By ROB ALWAY
Mason County Sheriff Jeff Fiers has announced he is going to seek re-election this year, switching parties from Democrat to Republican. The switch in affiliation means Fiers will run against Kim Cole during the Aug. 9 primary rather than the November general election.
At this time Fiers and Cole are the only two candidates for sheriff. Former (and current Pentwater Police Chief) Laude Hatrum has announced he is not running for office and is endorsing Cole, a sergeant with the sheriff’s office.
Fiers has been sheriff since January 2008 and was expected to make his announcement tonight during the Mason County Republican Party’s Lincoln Dinner.
“Many would ask why I am switching party lines,” Fiers said in a statement. “The office of sheriff is a constitutional office…. I take my oath of office seriously. I have seen major encroachment from the federal government on our constitutional rights. I cannot be a party to these encroachments. Our Second Amendment and Tenth Amendment rights have been under attack and we must protect our rights. Our constitutional rights are sacred and we must make a stand to protect them.
“Also I have discovered over the last three years that I lean towards Republican philosophy more than Democratic philosophy. That said, I believe strongly that I must be true to my ideals and all that I hold dear as a responsible citizen and as your sheriff.”
Fiers said many changes have occurred at the sheriff’s office over the last three years. “Some of these changes have not always been popular with the department staff. It must, however, be noted that for the past three years we have come in at or below budget each and every year.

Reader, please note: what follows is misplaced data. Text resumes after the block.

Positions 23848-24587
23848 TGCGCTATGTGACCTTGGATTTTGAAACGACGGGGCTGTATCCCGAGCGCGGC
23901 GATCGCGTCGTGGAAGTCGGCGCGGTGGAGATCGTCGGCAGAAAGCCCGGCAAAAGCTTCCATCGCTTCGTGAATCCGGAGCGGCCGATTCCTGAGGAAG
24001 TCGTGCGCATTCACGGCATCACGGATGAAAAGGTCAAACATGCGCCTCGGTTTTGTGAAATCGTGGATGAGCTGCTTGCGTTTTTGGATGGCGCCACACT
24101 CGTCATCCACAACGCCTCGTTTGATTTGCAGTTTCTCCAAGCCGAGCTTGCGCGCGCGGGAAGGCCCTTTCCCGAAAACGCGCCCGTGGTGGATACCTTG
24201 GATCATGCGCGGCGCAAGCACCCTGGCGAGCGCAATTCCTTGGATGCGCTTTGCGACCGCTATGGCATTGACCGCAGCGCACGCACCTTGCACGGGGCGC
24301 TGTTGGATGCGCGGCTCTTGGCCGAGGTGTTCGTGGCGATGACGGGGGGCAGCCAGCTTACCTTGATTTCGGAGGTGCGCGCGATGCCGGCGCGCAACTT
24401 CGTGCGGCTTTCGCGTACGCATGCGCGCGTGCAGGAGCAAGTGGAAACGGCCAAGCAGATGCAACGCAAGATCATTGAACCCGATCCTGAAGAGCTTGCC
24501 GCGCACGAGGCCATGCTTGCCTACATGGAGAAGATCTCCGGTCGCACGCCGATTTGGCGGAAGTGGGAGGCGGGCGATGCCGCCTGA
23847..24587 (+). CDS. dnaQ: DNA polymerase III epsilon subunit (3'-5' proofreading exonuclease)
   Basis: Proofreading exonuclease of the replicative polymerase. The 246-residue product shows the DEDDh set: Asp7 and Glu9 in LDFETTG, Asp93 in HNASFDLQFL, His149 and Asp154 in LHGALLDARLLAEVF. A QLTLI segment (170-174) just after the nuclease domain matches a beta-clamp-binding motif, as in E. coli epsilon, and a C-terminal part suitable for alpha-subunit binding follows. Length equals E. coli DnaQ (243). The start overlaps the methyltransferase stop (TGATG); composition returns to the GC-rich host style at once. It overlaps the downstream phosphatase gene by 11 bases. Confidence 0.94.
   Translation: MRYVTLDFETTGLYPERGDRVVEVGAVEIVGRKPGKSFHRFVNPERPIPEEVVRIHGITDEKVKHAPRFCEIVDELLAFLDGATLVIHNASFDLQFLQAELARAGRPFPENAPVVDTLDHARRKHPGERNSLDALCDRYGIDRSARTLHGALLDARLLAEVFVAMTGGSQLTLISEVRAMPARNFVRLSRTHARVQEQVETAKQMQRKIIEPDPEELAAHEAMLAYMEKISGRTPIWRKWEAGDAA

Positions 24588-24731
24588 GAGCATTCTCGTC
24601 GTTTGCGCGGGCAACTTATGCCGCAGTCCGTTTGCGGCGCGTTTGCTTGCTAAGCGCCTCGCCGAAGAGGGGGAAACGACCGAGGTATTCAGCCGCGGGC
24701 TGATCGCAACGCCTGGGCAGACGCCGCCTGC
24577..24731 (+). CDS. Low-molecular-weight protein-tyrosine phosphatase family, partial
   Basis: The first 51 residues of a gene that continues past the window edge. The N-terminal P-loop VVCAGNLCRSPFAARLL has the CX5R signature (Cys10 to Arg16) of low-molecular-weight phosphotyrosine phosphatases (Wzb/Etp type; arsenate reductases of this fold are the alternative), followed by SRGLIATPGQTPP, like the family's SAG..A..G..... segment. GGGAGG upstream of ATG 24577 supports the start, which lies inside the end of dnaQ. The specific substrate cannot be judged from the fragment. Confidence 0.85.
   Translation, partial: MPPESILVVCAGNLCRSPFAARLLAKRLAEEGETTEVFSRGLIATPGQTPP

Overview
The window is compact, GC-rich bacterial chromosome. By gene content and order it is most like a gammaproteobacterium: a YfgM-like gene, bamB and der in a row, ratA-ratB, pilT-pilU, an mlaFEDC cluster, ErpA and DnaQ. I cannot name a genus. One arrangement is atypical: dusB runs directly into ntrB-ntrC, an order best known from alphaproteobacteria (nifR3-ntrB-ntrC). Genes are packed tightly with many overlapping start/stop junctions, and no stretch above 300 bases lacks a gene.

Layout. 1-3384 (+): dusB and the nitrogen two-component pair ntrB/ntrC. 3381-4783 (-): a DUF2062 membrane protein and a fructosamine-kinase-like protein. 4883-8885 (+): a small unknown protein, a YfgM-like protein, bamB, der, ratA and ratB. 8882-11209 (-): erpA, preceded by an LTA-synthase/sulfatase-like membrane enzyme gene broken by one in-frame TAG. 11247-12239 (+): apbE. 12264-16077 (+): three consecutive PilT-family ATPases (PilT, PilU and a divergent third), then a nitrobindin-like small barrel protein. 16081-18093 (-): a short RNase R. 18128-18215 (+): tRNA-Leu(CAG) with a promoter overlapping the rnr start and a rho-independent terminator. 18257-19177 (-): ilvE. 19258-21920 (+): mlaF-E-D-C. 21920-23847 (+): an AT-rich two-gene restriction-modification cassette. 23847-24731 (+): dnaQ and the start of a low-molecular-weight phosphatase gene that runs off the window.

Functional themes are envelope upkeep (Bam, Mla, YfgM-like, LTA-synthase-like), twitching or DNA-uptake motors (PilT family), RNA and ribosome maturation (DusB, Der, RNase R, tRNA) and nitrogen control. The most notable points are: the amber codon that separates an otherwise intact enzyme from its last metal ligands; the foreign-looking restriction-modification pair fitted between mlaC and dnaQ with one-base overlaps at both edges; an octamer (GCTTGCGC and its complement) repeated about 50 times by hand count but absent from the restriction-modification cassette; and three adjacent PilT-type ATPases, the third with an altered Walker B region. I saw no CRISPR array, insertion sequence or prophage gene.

“I have been a good steward of my employers’ resources, using Mason County taxpayers’ money wisely and efficiently. By doing so, we have not had to reduce staff or cut services in these hard economic times. Many departments cannot say that. We have provided quality services within our means.”
Fiers said he reduced the office by one administrative chief deputy, changing the position to the rank of sergeant working in the jail.
“We worked within the union contracts to work through time lines to fill vacation vacancies with the scheduled work days and without having to pay overtime. By managing the budget wisely we have accomplished many things.”
Examples, he said, include equipping all patrol cars with updated mobile radios and adding digital cameras and patrol rifles to patrol cars, among other items.
“In my view, the Mason County Sheriff’s Office and the Mason County Board of Commissioners now have a strong, positive and effective working relationship. Living within our means has also helped other departments of government in Mason County by not having deficit spending.
“I have worked very hard with the citizens of Mason County in forming community watch groups,” he said. “These groups bring citizens and law enforcement together in a common cause and help keep our communities safe. This concept has been introduced to all 15 township boards. Now it is up to the citizens to get involved and assist us in making their communities a safe place to raise their families and live a peaceful life.”